So we picked up some fleece, which is the same material as my nap time blanket. I find it breathes in the heat and keeps you warm in the cold. I took a look at the original blanket and noticed that the corners are rounded. This spoke to my inner hatred of mitering of any kind (I had a traumatizing experience with trying to miter some baseboard trim) and decided to copy the detail.

Materials and Tools:

  • Fleece Fabric- 2 Yards (this was the perfect height and width, no cutting or scrap)
  • Quilt Binding or Double Fold Bias Tape- 9 Yards
  • Fabric for Lettering
  • Thread
  • Heat n Bond Iron on Adhesive
  • Scissors/Rotary Cutter and Mat
  • Sewing Machine
  • Iron
  • Ironing Board
  • Pins

I love the word detail. I think I just might have to give the same treatment to the original nap blanket, maybe even add a Mr. and Mrs.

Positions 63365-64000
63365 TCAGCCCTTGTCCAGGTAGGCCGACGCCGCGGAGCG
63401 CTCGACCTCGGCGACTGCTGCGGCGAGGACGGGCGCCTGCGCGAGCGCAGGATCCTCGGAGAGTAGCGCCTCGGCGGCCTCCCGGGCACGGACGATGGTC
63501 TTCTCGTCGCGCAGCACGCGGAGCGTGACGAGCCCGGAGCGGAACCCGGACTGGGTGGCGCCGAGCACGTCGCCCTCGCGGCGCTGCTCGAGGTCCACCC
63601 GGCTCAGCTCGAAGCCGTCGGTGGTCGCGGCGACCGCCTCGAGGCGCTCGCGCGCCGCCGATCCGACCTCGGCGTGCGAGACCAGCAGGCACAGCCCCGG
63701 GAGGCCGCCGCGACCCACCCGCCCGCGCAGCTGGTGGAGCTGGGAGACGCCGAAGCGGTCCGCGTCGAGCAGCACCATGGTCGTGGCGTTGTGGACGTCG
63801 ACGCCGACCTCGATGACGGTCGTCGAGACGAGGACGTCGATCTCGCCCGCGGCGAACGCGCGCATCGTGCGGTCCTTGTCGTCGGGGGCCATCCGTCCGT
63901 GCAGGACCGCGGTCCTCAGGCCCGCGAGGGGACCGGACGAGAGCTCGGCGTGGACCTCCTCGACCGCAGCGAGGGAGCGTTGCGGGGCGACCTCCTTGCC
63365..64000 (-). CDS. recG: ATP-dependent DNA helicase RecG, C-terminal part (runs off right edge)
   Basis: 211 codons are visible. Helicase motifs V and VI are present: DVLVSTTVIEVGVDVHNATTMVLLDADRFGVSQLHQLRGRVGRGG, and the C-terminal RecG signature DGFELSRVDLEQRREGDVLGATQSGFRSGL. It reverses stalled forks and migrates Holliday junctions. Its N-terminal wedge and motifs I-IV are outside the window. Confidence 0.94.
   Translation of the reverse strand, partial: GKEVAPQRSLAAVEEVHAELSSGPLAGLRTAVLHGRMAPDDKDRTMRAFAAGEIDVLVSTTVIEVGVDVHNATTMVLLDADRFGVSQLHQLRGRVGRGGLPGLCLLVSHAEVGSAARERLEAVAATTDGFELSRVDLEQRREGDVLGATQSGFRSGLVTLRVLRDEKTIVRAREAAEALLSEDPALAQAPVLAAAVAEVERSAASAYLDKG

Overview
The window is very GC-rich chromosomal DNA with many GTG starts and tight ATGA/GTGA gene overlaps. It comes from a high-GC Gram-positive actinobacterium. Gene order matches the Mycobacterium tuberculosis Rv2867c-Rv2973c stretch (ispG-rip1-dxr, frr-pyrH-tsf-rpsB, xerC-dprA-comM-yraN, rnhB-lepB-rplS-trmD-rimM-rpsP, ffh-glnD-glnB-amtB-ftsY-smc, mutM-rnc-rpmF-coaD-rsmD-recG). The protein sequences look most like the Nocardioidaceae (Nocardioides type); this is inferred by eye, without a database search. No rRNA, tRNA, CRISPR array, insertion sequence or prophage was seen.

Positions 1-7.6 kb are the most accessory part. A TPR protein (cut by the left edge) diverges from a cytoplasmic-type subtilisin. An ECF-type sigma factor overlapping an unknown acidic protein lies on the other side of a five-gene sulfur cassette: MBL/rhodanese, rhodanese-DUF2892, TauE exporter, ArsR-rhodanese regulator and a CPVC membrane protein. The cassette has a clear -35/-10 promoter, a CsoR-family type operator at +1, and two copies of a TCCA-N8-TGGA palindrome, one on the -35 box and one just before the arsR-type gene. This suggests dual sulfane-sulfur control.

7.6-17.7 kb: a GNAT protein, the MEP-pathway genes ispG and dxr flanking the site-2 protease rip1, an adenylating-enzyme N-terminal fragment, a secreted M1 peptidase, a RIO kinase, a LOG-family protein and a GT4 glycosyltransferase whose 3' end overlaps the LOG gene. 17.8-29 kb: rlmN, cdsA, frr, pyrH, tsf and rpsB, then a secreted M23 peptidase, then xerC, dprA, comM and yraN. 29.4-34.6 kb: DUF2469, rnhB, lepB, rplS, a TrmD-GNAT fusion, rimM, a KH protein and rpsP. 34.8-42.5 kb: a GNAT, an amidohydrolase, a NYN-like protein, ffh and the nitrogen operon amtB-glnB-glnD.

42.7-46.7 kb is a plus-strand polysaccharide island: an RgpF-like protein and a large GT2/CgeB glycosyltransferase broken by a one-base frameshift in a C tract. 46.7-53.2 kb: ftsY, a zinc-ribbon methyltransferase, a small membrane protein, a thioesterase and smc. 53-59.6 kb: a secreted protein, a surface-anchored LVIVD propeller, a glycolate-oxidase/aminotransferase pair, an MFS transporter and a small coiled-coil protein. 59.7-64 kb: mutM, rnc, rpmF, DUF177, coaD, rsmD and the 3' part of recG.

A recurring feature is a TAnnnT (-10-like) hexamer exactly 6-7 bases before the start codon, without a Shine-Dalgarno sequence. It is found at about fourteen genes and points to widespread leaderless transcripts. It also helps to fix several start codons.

Ignore the paint on my hands in the pics, I’m in the middle of a couple of projects (arn’t we all). Oh and anyone who laughs at my consistently imperfect stitching gets their nap time rights revoked. As the Queen of Napping I can do that.

Here are the pattern for the words, all inversed and ready to go. Just for you, from me. Feeling the love?

It feels so good to have tackled a second session of sewing (ahahaha oh accidental alliteration). And I love that I can now say that this project is officially Off the List.

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Show & Tell: How to Give a Cheap Cabinet a Facelift

16 Jun

Over at Young House Love they were recently faced with a dilemma I can relate to.  Any one who has bought and set up a book shelf or cabinet knows all about the cheap cardboard backing that comes with it. They are flimsy, and do nothing to keep the shelves square to each other. But even worse they have the tell tail creases that scream ‘pre-fab, box store purchase!’ I’m going to share with you a quick and easy way to both strengthen up the cheap cabinet  and add so much character it’s drab history will forever remain your secret.